The use of e-cigarettes has been increasing rapidly among teens nationwide. In the Connecticut survey, which was conducted in the spring of 2014, 27.9 percent of high schoolers surveyed said they use e-cigarettes. Of those, 18.7 percent were "dual users," who also used the devices to vaporize marijuana.
Those who are male and younger were more likely to vaporize cannabis using e-cigarettes.
Using e-cigarettes to "vape" pot provides two advantages, said researcher Meghan E. Morean, an assistant professor of psychology at Oberlin College who conducted the study while working at a lab at Yale. One, the smell of marijuana isn't as powerful as it is when you smoke it. Second, the device provides a way to disguise what teens are really smoking.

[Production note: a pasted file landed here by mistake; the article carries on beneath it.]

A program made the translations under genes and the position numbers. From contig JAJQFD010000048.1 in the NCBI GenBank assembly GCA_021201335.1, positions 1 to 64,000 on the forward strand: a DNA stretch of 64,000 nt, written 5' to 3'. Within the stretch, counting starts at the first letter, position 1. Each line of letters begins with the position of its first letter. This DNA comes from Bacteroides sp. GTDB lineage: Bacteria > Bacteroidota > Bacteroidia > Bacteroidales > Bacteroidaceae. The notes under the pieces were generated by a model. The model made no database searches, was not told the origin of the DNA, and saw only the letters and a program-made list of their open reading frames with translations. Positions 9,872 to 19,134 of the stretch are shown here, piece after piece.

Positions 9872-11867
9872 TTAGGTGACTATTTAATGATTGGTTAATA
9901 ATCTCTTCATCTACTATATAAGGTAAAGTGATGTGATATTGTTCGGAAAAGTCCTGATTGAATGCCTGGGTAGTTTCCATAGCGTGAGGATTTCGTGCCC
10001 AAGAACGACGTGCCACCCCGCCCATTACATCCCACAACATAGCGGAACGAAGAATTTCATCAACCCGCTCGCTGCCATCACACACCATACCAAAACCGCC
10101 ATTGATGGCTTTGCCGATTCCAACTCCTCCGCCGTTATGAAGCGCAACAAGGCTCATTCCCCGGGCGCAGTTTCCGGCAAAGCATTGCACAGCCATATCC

"This is a relatively novel way of using marijuana, and kids are using it at a fairly high rate," Morean said.
In the journal article, the researchers expressed concern about the health risks related to the "increased potency of hash oil and THC-infused waxes compared to combustible cannabis."
"These findings raise concern about the lack of e-cigarette regulations," the researchers wrote in the study.